Case Study: Longing for Acceptance from Birth Father

This is my critique of a therapy work I witnessed. This is a case study of a 27 year old student, Miriam (not real name, and all details are changed) who attends therapy sessions because she had problems sleeping. After several sessions, she got in touch with the running thoughts that go on in her mind at night.

This is a case I witness during a training session. The names and stories are changed to avoid recognition of the individuals involved. The therapist is a trainer demonstrating his work to a group. Though I was not impressed with his work, this case story is interesting. I shall write my own analysis of the work in blue, and leave you to make your own associations. You may send me your feedback in the comments.

Much of these thoughts brought out in Miriam deep rooted anger. She explains that this anger has been with her her entire life. Miriam had also often mentioned of anger bubbling up and interfering with her activities.

The present theme

A theme brought up in one session of therapy within a group, was that she was angry about being responsible…

“I am angry that I have to be responsible for everything that has to be done at work… I cannot rely on anyone to help me, but they expect me to be there to help them.”

“I cannot just let go and leave the scene like everyone else when there is something to be done. It is a burden. ”

“I am envious of my girl-friends, when they need help, someone is there to help them. I, for example, cannot even find anyone to help me to hang up a picture in my apartment. my girl-friend offered to ask her father to help me. That is not the point. I wish that I had a father like hers. He is always there for her.”

At this point, Miriam showed signs of deep sadness.

Miriam’s work

As the group session wore on, Miriam offered to work in the middle of the group.

Miriam explained that her birth father, Mark, is someone who was not there for her in her childhood(i.e. this person was not known to her till she was 17). In fact he has only met her after the death of her mother 10 years ago.  She longs nevertheless “for him to acknowledge his fatherhood to her. Even though, he actually acknowledged her within his community, friends and family. This is “not about the money ” [Miriam mentions this several times]. “I just want him to accept me as a daughter.”

Miriam explained the difficulties in communicating with Mark. She describes him as “living in his own world”, that their communication is superficial, that the last christmas was  disaster when she was with his family, that she is afraid that he would reject her on grounds that he might think she wants more from him than he is willing to give.

The therapist offered the 2-chair (empty chair) method. He asked Miriam if she would like to put her birth father in that chair. The therapist was more concerned that Miriam showed her emotions of anger clearly, but did not clarify the many things Miriam said that sounded (to me, at least) ambiguous.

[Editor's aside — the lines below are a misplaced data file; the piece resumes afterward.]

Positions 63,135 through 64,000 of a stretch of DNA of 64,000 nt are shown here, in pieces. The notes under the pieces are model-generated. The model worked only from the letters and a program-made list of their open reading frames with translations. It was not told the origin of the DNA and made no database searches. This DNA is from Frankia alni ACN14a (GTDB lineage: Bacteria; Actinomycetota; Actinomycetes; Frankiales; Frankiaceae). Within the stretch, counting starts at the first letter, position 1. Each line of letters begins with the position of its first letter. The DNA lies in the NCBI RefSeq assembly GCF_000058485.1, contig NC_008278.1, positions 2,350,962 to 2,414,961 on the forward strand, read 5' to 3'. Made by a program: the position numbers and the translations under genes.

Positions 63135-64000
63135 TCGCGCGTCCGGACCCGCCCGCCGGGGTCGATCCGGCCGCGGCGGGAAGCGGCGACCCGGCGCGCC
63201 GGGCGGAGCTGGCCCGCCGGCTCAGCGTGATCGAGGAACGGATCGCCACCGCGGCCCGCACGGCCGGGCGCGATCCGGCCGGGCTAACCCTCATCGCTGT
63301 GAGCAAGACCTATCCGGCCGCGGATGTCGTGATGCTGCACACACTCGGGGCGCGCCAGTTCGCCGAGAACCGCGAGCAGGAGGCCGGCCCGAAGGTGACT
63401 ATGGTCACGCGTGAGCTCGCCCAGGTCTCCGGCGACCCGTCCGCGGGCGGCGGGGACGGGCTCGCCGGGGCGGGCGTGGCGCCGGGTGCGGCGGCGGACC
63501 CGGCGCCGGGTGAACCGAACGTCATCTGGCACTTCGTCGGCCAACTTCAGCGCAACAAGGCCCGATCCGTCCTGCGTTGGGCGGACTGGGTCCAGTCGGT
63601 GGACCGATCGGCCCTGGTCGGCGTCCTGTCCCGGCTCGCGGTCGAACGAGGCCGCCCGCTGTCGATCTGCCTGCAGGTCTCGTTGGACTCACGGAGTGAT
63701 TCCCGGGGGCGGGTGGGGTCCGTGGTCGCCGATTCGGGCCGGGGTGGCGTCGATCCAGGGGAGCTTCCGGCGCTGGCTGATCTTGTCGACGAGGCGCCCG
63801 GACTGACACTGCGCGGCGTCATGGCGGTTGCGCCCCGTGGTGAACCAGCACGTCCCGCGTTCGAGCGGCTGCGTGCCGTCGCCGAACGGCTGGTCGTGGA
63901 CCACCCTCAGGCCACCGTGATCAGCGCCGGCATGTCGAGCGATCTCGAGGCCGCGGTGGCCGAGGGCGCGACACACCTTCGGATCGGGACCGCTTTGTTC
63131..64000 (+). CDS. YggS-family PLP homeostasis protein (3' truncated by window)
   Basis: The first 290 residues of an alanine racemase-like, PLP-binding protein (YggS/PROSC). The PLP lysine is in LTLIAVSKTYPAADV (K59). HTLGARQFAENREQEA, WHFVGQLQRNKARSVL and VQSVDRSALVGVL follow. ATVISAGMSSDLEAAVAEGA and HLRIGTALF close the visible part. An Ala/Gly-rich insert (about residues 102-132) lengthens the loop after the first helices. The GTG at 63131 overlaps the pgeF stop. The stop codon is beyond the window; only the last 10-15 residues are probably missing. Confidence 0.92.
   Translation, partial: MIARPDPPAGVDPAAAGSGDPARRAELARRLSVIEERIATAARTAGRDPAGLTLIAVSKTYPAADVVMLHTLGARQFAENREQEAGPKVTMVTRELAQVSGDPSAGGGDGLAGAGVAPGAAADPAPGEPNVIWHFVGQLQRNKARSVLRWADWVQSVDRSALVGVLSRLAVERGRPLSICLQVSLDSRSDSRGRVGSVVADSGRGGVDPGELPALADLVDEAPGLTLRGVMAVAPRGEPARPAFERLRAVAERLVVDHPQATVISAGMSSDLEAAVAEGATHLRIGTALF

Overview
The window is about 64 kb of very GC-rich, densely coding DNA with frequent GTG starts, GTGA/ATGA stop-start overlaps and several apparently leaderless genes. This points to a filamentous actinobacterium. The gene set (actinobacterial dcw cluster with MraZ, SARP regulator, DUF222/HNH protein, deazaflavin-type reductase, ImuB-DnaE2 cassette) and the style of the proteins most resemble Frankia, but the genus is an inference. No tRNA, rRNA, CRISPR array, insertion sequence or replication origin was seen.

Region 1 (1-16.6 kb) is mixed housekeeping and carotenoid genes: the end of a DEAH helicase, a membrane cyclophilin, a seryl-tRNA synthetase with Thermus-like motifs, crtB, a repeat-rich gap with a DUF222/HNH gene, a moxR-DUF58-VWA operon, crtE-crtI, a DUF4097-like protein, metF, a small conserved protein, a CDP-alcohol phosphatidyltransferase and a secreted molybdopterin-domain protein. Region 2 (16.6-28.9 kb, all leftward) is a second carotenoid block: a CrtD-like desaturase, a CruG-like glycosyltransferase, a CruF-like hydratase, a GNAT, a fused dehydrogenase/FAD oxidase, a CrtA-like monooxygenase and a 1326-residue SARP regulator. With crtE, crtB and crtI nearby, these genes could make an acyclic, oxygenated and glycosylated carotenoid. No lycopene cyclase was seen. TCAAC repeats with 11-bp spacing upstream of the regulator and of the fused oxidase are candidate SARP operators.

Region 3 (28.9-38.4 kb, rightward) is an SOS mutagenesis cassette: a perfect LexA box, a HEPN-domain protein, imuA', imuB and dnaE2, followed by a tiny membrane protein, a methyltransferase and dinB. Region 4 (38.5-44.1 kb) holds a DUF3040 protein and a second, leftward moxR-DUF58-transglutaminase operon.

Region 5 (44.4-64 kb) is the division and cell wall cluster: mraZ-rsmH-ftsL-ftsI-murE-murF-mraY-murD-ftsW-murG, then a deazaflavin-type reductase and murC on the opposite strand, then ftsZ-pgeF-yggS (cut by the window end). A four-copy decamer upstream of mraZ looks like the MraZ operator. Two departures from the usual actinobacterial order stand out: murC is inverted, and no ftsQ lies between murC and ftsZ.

2 chairs were set in the middle of the room. One was to be for Miriam, the other, her father. Miriam spent the next 5 minutes explaining again the situation with her father, her frustration . Another 5 minutes was spent deciding where to put the chairs

Miriam explained that she could not face her father directly. She feels unsafe. (I was wondering what her intention was to say this, since her father is not really there. Was it to avoid the work in front of the group? Maybe it was not the right place and time for the work. On hindsight, I am realizing that this is a sign that the issue was bigger that what meets the eye.) 

Miriam says she feels better writing him a letter. The therapist and client talk further, with more explanations on how things were, and how frustrated she is. The therapist managed to get Miriam to talk more about where she wants to be positioned in Mark’s life. Miriam explains, and declares further that she wants to be acknowledged.

The therapist then asks Miriam if that is all… Miriam says, yes, everything is clearer, “I was afraid that he would reject me, because thinks it is about money.”

The 2 chair work ended there.

Towards the End of Miriam’s work

The therapist enquired how Miriam felt. She said she felt “more stable”.  The therapist then explains further about how important it is to stay in a position and feel the emotions clearly.

Miriam mentions that this is something that has been all along an issue with her and her family.  She goes on to say that her late mother was ashamed of having had 4 children from 3 different fathers. That this was known in the family, but never brought into conversation. Her mother, therefore, never made contact with Mark, and never asked him for anything.